General AML

Overcoming the challenges of treating the older patient with AML

Treatment outcomes in patients with Acute Myeloid Leukemia (AML) continuously decline with progressively increasing age and this presents many challenges to clinical hematologists. G. Ossenkoppele and B. Löwenberg examined the available treatment options to improve clinical outcomes in older patients and made the following recommendations in Blood in January 2015:

In older patients, there should be a deliberate therapeutic plan that relates to the individual circumstances and this plan should be adhered to as much as possible. This plan should be followed even though concomitant problems may urge the modification and temporary deviation from the original objectives.

As an initial priority, follow the same therapeutic principles that are applied in younger adults provided the medical situation of the patient allows for intensive induction chemotherapy. This implies that intensive remission induction chemotherapy is the first choice whenever this is considered realistic and feasible on clinical grounds.

Non-myeloablative allogeneic hematopoietic stem cell transplantation (HSCT) being reasonably well tolerated in terms of early toxicity has shifted the age limit of the applicability of allogeneic HSCT upward. Allogeneic HSCT after reduced-intensity conditioning currently provides anti-leukemic effectiveness that is not much different from ablative allogeneic HSCT.

In a general sense, the molecular features that characterize the risk of AML in middle-aged adults also apply to older adults with AML, although the incidence of unfavorable genotypes is significantly more frequent among older adults. These genetic disease-related features of the leukemia furnish clinically informative prognostic insights and thus may offer useful guidance during the therapeutic treatment of an individual patient.

It is recommend whenever possible to include older AML patients in well-designed clinical trials. This provides some guarantee for quality of treatment (e.g., protocolized treatment according to state-of-the-art standards), but it also offers the opportunity to contribute to progress in this still devastating disease.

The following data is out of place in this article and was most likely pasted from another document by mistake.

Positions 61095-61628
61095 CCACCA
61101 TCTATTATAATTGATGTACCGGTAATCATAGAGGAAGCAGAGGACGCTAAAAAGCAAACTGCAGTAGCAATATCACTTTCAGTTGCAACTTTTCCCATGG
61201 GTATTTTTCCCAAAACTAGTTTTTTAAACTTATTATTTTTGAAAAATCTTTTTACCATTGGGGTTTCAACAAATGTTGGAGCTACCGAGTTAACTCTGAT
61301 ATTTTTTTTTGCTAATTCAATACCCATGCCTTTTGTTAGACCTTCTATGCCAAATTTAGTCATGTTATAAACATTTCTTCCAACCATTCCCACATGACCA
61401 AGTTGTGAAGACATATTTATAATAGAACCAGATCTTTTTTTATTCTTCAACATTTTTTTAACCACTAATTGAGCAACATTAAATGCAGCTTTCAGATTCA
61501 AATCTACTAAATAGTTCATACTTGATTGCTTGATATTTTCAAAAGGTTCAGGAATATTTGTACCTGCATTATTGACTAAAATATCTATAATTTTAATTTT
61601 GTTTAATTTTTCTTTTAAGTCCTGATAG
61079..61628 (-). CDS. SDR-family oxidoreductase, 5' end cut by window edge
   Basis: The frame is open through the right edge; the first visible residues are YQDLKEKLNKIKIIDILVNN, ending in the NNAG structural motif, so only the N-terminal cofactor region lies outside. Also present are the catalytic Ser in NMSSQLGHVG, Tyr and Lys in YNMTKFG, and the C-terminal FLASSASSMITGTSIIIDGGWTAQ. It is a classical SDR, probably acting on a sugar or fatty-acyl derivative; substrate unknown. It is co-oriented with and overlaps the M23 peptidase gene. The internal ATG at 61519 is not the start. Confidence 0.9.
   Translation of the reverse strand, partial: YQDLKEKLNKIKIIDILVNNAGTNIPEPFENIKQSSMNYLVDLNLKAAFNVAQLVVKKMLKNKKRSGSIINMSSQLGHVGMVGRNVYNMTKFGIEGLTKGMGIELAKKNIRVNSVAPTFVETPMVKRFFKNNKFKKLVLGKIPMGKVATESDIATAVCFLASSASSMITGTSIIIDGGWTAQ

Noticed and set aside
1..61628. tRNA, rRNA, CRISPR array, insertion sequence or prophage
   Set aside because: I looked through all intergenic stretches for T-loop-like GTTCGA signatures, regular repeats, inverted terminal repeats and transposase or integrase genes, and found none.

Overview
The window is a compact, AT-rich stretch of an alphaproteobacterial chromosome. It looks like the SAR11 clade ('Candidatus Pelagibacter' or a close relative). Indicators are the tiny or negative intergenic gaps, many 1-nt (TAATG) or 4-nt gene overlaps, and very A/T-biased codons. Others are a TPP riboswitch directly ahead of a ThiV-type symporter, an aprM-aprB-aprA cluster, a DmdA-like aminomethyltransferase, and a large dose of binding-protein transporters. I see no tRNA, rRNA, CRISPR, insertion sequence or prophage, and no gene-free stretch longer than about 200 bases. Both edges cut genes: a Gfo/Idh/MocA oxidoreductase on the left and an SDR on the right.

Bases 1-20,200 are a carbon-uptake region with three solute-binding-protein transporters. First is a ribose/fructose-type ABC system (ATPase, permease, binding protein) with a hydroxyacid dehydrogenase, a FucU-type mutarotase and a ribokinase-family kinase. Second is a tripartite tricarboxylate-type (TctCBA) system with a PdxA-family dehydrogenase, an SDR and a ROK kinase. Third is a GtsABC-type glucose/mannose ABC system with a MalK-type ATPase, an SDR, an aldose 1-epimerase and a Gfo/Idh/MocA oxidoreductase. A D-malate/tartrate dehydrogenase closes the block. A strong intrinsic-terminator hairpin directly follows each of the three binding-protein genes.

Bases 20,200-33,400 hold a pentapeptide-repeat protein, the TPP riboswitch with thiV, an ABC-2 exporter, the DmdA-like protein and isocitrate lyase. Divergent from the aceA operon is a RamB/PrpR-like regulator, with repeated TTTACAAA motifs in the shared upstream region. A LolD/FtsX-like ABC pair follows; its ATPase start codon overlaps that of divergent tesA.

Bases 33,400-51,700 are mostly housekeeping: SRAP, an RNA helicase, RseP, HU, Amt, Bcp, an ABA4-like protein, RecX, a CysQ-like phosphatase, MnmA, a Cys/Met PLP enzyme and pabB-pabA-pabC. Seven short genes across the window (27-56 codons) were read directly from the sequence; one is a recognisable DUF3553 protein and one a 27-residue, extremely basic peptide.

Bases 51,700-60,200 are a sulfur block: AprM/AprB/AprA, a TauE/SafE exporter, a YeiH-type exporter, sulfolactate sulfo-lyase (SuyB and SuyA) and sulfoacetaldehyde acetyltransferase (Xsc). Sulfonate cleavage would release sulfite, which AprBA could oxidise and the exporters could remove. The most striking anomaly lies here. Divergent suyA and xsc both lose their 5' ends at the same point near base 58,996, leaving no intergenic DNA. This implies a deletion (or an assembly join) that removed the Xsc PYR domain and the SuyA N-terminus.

Today, older patients with AML can be offered one of the following treatment options:

  • Standard induction treatment consisting mostly of a 3+7 regimen of an anthracycline and Ara-C
  • Hypomethylating agents
  • Investigational drugs within a clinical trial
  • Low-dose Ara-C
  • Best supportive care with oral cytostatic drugs such as hydroxyurea and/or transfusions

Acute myeloid leukemia (AML) in older patients presents a notable therapeutic challenge to the clinical hematologist. The clinical biology of AML among patients is highly heterogeneous. Interpatient variations are relevant for prognosis and treatment choice. Outcome of treatment for patients of advanced age is often compromised by comorbid conditions and an enhanced susceptibility to toxicities from therapy. Here we present selected clinical vignettes that highlight distinct representative situations derived from clinical practice. The vignettes are specifically discussed in light of the perspective of treating older patients with leukemia. We review the clinical significance of various cytogenetic and molecular features of the disease, and we examine the various currently available treatment options as well as the emerging prognostic algorithms that may offer guidance in regard to personalized therapy recommendations. The dilemmas in tailoring treatment selection in this category of patients with AML are the central theme in this discussion. 

  1. Ossenkoppele G and Löwenberg B. How I treat the older patient with acute myeloid leukemia. Blood. 2015 Jan 29;125(5): 767–774. DOI: 10.1182/blood-2014-08-551499. Epub 2014 Dec 16.
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